by Raymond Nakamura & Lisa Willemse
Communication, Education and Outreach subject editors
Most of what you hear and read about science tends to focus on the process of scientific discovery itself. These are the topics that grab headlines, such as last week’s announcement that the Edmontosaurus dinosaur had a fleshy comb atop its head, not unlike that of a rooster. Edmontosaurus — how’s that for Canadian content?
Though it’s often under-appreciated, communication is at the heart of science as a human endeavour. If a researcher studies trees falling in the forest and no one hears about it, it might as well not have happened. The internet is transforming how we communicate, for better and otherwise. Science Borealis aims to broaden opportunities for science communication from Canadian perspectives.
Aadita Chaudhury recently spent some time in New York, and summarized her science outreach experiences in three diverse posts on her blog The Thylacine Reports. On the Canadian Science Writer’s Association blog, Stephen Strauss (CSWA President) reflects on the challenge of creating a science communications course. He also has a guest post on Matt Shipman’s (American) blog, Communication Breakdown, about Canada’s science communication problem.
We like to think that science is a meritocracy of ideas that builds a better understanding of reality. But science communications can expose the limitations of our fleshy computer noggins, and the need for vigilance in keeping our relationships with others respectful, even when we might never meet them face to face.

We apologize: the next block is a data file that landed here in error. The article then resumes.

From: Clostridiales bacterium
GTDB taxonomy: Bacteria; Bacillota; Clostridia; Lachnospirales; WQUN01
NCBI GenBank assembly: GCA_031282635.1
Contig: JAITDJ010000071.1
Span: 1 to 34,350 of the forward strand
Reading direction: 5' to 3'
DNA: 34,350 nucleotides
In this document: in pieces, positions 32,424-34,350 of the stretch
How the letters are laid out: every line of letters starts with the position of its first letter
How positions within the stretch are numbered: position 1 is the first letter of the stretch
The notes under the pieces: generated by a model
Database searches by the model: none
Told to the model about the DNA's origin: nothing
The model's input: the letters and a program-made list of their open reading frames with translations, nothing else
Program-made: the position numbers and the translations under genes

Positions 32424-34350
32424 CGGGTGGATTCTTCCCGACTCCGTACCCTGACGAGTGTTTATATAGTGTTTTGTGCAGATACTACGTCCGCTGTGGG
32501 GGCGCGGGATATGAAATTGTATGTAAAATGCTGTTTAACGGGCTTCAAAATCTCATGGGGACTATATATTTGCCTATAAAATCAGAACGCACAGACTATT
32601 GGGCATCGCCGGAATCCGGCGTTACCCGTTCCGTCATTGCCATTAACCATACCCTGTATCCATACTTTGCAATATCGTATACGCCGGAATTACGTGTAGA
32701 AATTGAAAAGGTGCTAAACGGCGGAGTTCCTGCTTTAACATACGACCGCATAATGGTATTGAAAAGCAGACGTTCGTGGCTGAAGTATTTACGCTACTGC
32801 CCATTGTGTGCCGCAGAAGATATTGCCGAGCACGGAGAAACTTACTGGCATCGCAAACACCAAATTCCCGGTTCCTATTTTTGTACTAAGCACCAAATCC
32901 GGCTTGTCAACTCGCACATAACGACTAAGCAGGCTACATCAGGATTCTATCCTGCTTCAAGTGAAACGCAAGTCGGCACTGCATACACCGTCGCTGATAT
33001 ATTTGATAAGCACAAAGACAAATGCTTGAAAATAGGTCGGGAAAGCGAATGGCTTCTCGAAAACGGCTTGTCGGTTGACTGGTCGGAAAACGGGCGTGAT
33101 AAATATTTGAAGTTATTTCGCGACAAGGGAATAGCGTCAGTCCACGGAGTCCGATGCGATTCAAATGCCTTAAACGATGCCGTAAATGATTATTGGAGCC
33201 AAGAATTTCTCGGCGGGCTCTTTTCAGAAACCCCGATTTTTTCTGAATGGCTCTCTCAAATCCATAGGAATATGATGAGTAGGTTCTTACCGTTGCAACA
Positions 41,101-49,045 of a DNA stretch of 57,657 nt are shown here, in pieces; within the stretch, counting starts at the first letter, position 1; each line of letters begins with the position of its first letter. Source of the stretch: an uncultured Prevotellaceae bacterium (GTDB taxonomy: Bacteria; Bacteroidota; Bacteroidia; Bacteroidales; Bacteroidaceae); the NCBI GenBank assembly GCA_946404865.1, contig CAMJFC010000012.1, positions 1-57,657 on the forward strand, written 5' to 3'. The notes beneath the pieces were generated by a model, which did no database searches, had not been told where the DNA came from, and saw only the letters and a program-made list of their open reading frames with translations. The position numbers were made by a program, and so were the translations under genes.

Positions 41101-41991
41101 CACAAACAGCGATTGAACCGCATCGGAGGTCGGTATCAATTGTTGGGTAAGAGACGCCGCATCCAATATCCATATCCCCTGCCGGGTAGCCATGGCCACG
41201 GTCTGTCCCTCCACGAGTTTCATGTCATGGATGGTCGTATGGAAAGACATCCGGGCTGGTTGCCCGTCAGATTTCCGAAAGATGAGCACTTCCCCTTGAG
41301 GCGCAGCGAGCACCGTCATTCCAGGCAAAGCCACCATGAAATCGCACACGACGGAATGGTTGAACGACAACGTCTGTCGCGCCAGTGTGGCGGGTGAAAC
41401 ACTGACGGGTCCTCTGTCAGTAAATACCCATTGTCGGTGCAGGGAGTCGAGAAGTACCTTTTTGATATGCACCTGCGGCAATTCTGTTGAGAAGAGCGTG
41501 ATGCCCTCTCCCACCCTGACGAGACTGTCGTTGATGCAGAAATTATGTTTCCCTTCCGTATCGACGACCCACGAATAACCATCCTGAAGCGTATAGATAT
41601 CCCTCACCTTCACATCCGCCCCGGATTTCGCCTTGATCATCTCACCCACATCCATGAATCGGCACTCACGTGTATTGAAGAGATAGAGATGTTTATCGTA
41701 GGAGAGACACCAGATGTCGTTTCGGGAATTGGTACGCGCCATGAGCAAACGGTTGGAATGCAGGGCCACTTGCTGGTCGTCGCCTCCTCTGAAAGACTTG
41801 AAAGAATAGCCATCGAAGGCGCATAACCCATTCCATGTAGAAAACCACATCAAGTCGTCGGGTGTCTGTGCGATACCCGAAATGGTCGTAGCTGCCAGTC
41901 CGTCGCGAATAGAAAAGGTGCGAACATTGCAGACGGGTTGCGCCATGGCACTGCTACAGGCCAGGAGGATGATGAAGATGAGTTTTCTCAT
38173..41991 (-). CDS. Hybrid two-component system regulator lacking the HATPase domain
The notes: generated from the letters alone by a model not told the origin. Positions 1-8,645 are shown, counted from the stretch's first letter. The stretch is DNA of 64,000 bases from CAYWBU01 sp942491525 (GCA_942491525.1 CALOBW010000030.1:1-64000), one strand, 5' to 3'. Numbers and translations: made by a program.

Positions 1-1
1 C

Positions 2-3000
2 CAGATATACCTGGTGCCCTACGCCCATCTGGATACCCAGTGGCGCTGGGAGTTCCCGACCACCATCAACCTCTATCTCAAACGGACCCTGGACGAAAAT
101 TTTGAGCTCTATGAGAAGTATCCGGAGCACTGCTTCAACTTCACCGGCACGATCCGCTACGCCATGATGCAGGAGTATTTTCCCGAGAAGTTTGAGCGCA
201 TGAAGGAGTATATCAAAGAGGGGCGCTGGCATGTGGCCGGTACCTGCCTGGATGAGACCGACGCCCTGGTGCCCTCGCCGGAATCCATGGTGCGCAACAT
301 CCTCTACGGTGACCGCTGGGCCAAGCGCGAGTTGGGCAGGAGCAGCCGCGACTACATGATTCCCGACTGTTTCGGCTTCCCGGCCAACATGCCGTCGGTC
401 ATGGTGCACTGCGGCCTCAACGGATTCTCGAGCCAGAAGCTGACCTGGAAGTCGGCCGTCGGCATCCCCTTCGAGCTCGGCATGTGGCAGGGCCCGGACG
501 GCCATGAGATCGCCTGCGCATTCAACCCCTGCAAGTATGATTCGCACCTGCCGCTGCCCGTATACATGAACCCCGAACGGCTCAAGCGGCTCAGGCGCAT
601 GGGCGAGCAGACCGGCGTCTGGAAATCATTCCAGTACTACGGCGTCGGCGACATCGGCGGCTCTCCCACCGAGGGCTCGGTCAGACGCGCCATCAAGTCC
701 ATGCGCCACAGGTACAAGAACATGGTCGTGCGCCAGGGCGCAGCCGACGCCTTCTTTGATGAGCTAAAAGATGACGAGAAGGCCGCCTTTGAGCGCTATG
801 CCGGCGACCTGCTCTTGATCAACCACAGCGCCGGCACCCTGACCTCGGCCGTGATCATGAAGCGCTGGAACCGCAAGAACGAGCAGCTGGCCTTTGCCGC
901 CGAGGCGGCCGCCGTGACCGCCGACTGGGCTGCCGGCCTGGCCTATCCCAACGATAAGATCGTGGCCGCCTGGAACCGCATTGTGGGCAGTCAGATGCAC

In recent months, heated discussions have taken place over gender-based discrimination and bias in science. Some of it has centred on the disparity of representation between male and female scientists in research publications and academic appointments. Theresa Liao, on her blog, Science, I Choose You, recently posted the final article in a four part series suggesting ways we can close the gap. In early autumn, stories of sexual harassment in the science writing community triggered a torrent of activity on Twitter and in the blogosphere by science communicators and the media. For background, take a look at (American) Karen James’ summary of her #ripplesofdoubt hashtag; for some Canadian perspectives on the issue, read Kim Moynahan’s Letter to a Young Man and Sarah Boon’s Don’t Push that Button.
In the meantime, take good care of each other, hope you enjoyed the Winter Solstice, and share your Canadian science blog with us, if you haven’t already. Peace Out.